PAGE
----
J____g____w____ v. J____l____s____

Annotate this Case

414 S.W.2d 352 (1967)

J____G____W____, Plaintiff-Respondent, v. J____L____S____, Defendant-Appellant.

No. 8547.

Springfield Court of Appeals, Missouri.

March 31, 1967.

*353 William A. Moon, Springfield, for defendant-appellant.

Wayne T. Walker, Springfield, for plaintiff-respondent.

STONE, Presiding Judge.

This appeal brings for review a bitter contest concerning the custody of a boy N____, now six years of age, and a girl M____, now five years of age (hereinafter jointly referred to as the children), born of the marriage of plaintiff herein, the mother, and defendant herein, the father, which disintegrated in divorce on January 18, 1963. On that date, the mother voluntarily dismissed her petition for divorce, and the court entered a decree granting the father a divorce on his cross-complaint, and awarding major custody of the children to him with minor custody to the mother "on weekends" and "both parties to have the right of reasonable visitation."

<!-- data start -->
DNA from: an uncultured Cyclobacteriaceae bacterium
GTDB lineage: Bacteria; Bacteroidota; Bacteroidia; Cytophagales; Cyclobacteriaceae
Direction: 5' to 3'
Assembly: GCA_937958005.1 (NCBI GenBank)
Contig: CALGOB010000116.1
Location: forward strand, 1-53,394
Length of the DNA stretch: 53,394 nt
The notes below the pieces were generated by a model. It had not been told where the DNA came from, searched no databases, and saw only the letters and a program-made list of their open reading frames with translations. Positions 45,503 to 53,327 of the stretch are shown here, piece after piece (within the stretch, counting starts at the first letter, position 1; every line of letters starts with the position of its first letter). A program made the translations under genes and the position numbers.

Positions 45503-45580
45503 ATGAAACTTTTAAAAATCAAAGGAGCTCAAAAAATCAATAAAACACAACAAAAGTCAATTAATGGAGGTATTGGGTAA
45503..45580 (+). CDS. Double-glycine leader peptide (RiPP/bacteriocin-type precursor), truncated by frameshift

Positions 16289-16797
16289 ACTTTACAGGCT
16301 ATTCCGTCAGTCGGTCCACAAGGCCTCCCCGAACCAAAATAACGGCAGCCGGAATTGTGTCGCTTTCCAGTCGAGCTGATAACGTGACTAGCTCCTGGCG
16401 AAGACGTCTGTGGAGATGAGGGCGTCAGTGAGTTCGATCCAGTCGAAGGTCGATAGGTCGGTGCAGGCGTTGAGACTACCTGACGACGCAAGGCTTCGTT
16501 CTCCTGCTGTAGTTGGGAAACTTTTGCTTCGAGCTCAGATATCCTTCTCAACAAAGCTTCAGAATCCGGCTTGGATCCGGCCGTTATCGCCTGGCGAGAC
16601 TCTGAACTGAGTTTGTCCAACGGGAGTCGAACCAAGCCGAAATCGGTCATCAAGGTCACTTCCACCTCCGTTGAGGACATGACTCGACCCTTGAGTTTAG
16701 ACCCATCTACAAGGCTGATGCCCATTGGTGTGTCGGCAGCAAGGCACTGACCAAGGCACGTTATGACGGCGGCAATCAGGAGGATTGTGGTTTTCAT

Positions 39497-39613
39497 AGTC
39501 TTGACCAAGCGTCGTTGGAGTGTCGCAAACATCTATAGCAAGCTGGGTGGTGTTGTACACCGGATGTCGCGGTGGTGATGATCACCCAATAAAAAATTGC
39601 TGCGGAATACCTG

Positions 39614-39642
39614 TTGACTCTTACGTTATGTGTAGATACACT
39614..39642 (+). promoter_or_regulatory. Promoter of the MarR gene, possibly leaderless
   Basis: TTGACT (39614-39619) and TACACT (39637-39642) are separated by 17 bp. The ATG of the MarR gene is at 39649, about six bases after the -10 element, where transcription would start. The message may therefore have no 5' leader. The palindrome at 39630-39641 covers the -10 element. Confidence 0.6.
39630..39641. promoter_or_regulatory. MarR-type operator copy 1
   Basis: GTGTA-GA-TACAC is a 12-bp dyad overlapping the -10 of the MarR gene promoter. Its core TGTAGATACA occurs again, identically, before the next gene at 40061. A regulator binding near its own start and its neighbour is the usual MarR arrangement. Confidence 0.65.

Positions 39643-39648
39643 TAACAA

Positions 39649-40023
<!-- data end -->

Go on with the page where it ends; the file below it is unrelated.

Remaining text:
The present proceeding was instituted on September 8, 1965, by the filing of the mother's motion to modify in which she averred, inter alia, that at the time of divorce she had no income and no place to keep the children; that "defendant [the father] agreed to and did keep said children with his mother, who was a fit and proper person"; that the father subsequently married a woman (hereinafter frequently referred to as the stepmother) who had two children; that the living quarters provided by the father for the children and the stepmother's children, four in all, are inadequate; that the stepmother "mistreats her stepchildren" and they "have become emotionally upset, nervous and dissatisfied"; that the mother also has remarried and her husband (hereinafter frequently referred to as the stepfather) is "a person of good character" who is willing and anxious for the mother to have full care and custody of the children; and that the welfare of the children would be served by granting full custody to the mother with a reasonable sum for child support.